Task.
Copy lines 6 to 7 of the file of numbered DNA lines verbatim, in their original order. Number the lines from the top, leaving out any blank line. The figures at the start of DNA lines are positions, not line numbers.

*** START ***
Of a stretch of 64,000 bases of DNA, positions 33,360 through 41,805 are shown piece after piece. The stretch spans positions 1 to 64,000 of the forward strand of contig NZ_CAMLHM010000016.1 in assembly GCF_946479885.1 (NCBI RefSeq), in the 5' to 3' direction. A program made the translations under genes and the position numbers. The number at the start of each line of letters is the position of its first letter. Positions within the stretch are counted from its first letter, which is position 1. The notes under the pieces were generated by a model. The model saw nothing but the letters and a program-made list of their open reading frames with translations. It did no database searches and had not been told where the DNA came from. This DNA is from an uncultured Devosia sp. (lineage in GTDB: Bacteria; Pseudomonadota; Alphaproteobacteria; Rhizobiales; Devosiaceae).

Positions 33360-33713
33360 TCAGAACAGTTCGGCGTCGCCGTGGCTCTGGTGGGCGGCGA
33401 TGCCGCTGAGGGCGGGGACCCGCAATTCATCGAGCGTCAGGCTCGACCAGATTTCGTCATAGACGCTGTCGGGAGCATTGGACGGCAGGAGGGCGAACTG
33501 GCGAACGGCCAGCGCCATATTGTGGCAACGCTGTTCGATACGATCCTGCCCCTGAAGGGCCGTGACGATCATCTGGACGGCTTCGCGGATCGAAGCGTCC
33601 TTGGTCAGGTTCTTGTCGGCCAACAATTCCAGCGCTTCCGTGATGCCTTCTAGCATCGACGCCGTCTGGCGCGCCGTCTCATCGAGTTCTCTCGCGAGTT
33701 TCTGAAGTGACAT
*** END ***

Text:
33601 TTGGTCAGGTTCTTGTCGGCCAACAATTCCAGCGCTTCCGTGATGCCTTCTAGCATCGACGCCGTCTGGCGCGCCGTCTCATCGAGTTCTCTCGCGAGTT
33701 TCTGAAGTGACAT